NEW YORK (TheStreet) -- BB&T Corporation (BBT) , North Carolina's second-largest bank, announced Wednesday it has agreed to buy Susquehanna Bancshares (SUSQ) , headquartered in Pennsylvania, for $2.5 billion. But Wall Street isn't pleased about BB&T's growth-at-all-cost strategy.
And BB&T investors are not welcoming the news either. As of 1 p.m. Wednesday, BB&T stock is down 2.17% to $37.50. That's a rebound from its intraday decline of 3.2% to $37.10. Meanwhile, Susquehanna shares are up 32.8% to $13.15.
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The deal, which will be financed with cash and stock, continues BB&T's expansion shopping spree. But to what extent can BB&T -- which competes with other regional banks like SunTrust (STI) and Fifth Third (FITB) -- benefit from this deal and others it has made?
To grow its footprint in Texas, BB&T announced on Sept. 3 that it had acquired 41 retail branches from Citigroup (C) . Texas has been an important growth area for many banks, not just BB&T. And the deal elevated BB&T to one of the largest banks in Texas with more than $5 billion in deposits.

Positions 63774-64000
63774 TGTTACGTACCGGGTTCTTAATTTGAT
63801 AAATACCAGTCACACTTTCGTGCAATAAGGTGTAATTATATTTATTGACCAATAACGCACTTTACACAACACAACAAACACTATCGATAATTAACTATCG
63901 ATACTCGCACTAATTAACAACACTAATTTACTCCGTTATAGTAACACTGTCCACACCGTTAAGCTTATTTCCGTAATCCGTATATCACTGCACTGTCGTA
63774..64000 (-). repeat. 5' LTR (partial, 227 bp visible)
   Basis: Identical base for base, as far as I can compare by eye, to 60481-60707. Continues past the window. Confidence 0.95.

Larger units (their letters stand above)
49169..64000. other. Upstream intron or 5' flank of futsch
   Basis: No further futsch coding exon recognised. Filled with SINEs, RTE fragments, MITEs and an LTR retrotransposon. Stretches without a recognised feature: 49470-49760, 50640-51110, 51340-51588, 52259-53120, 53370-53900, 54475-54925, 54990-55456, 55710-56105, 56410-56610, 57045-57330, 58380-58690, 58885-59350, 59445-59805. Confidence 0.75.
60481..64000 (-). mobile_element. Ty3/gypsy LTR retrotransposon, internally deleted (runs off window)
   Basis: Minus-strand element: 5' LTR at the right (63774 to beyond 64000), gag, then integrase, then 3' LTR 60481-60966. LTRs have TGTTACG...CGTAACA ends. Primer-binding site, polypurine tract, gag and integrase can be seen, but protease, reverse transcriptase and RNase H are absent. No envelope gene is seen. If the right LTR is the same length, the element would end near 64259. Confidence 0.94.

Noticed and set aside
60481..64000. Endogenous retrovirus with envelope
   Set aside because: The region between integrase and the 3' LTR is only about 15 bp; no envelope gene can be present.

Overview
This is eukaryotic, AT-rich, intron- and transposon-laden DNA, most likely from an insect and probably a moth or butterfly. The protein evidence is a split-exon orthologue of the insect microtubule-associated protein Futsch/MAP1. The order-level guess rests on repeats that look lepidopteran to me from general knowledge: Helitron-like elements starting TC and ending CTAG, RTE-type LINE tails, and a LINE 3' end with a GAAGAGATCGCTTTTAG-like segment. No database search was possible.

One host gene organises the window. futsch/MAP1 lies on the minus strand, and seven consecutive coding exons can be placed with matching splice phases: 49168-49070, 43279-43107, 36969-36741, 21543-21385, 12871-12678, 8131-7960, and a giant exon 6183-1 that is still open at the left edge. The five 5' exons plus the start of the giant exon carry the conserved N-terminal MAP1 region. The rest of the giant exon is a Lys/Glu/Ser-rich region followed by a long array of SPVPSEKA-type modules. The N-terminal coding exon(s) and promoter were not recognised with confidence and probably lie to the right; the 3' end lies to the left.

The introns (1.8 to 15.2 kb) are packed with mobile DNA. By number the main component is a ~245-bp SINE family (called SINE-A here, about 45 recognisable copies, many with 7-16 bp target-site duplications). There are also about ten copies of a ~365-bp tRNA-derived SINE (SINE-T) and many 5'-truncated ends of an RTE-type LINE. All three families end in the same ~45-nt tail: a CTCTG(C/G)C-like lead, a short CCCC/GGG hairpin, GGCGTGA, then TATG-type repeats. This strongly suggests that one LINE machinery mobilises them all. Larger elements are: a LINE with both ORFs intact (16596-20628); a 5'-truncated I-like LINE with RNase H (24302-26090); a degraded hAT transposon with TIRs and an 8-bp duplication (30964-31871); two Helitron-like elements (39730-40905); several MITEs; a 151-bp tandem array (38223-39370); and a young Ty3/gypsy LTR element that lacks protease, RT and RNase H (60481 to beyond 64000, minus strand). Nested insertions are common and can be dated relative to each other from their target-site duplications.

Soon afterward, BB&T picked off Bank of Kentucky (BKYF) , paying a 28% premium to the bank's most recent closing price. It was an expensive deal, given that Bank of Kentucky is relatively small, with total deposits of $1.6 billion. At the time of the announcement, Bank of Kentucky's total deposits were just 3.5% of BB&T total deposits of $45.7 billion. The deal elevated BB&T to the No. 2 bank in Kentucky.